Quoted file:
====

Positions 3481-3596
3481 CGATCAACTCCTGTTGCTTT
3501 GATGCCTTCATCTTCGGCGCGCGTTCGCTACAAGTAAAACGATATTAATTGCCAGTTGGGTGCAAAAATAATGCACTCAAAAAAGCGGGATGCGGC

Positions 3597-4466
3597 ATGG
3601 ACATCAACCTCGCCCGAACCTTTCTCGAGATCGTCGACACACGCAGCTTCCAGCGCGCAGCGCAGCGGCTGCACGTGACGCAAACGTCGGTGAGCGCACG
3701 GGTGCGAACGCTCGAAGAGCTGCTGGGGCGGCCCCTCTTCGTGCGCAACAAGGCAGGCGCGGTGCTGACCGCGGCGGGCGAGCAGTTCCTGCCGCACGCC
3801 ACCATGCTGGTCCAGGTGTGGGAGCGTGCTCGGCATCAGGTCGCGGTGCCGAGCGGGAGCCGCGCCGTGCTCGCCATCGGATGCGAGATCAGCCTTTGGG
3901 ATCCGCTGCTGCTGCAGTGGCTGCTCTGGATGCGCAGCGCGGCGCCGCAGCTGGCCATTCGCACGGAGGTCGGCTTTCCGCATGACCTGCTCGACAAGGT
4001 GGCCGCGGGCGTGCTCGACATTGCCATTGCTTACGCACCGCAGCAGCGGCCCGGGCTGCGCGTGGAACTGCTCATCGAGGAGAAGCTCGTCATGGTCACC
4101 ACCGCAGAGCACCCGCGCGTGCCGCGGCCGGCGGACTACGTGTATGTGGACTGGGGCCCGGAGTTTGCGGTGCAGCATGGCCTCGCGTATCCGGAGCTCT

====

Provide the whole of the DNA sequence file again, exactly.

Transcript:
Positions 3481-3596
3481 CGATCAACTCCTGTTGCTTT
3501 GATGCCTTCATCTTCGGCGCGCGTTCGCTACAAGTAAAACGATATTAATTGCCAGTTGGGTGCAAAAATAATGCACTCAAAAAAGCGGGATGCGGC

Positions 3597-4466
3597 ATGG
3601 ACATCAACCTCGCCCGAACCTTTCTCGAGATCGTCGACACACGCAGCTTCCAGCGCGCAGCGCAGCGGCTGCACGTGACGCAAACGTCGGTGAGCGCACG
3701 GGTGCGAACGCTCGAAGAGCTGCTGGGGCGGCCCCTCTTCGTGCGCAACAAGGCAGGCGCGGTGCTGACCGCGGCGGGCGAGCAGTTCCTGCCGCACGCC
3801 ACCATGCTGGTCCAGGTGTGGGAGCGTGCTCGGCATCAGGTCGCGGTGCCGAGCGGGAGCCGCGCCGTGCTCGCCATCGGATGCGAGATCAGCCTTTGGG
3901 ATCCGCTGCTGCTGCAGTGGCTGCTCTGGATGCGCAGCGCGGCGCCGCAGCTGGCCATTCGCACGGAGGTCGGCTTTCCGCATGACCTGCTCGACAAGGT
4001 GGCCGCGGGCGTGCTCGACATTGCCATTGCTTACGCACCGCAGCAGCGGCCCGGGCTGCGCGTGGAACTGCTCATCGAGGAGAAGCTCGTCATGGTCACC
4101 ACCGCAGAGCACCCGCGCGTGCCGCGGCCGGCGGACTACGTGTATGTGGACTGGGGCCCGGAGTTTGCGGTGCAGCATGGCCTCGCGTATCCGGAGCTCT